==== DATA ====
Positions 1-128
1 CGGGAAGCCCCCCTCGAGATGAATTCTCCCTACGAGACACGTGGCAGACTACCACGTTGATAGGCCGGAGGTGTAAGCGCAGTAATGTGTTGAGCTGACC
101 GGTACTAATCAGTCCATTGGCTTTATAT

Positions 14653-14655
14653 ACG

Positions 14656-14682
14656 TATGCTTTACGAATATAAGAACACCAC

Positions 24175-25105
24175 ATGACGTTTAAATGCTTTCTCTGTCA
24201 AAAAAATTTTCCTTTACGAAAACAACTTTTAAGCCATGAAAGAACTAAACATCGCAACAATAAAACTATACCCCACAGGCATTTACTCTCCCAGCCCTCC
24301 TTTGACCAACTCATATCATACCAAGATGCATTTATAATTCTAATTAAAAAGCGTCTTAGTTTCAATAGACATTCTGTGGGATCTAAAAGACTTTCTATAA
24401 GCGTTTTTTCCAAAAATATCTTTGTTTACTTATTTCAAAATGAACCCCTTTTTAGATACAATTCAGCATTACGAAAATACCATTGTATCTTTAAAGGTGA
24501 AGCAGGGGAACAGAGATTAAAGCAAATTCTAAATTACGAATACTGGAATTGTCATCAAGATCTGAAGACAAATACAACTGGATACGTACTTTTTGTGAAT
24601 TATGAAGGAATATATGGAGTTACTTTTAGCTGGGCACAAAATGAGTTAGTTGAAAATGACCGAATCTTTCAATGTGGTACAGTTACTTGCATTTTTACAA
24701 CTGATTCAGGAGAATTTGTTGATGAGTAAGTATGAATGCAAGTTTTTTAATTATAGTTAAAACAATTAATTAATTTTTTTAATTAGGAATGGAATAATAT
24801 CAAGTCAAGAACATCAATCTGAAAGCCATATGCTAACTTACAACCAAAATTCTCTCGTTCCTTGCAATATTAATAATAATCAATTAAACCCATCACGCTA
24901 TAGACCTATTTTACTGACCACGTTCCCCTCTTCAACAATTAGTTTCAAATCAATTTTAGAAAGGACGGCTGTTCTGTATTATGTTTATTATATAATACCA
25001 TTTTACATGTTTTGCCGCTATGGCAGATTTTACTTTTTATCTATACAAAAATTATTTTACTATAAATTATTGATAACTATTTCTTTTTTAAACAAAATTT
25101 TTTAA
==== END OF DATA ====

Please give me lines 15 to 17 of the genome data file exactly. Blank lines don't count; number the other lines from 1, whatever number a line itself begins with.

24701 CTGATTCAGGAGAATTTGTTGATGAGTAAGTATGAATGCAAGTTTTTTAATTATAGTTAAAACAATTAATTAATTTTTTTAATTAGGAATGGAATAATAT
24801 CAAGTCAAGAACATCAATCTGAAAGCCATATGCTAACTTACAACCAAAATTCTCTCGTTCCTTGCAATATTAATAATAATCAATTAAACCCATCACGCTA
24901 TAGACCTATTTTACTGACCACGTTCCCCTCTTCAACAATTAGTTTCAAATCAATTTTAGAAAGGACGGCTGTTCTGTATTATGTTTATTATATAATACCA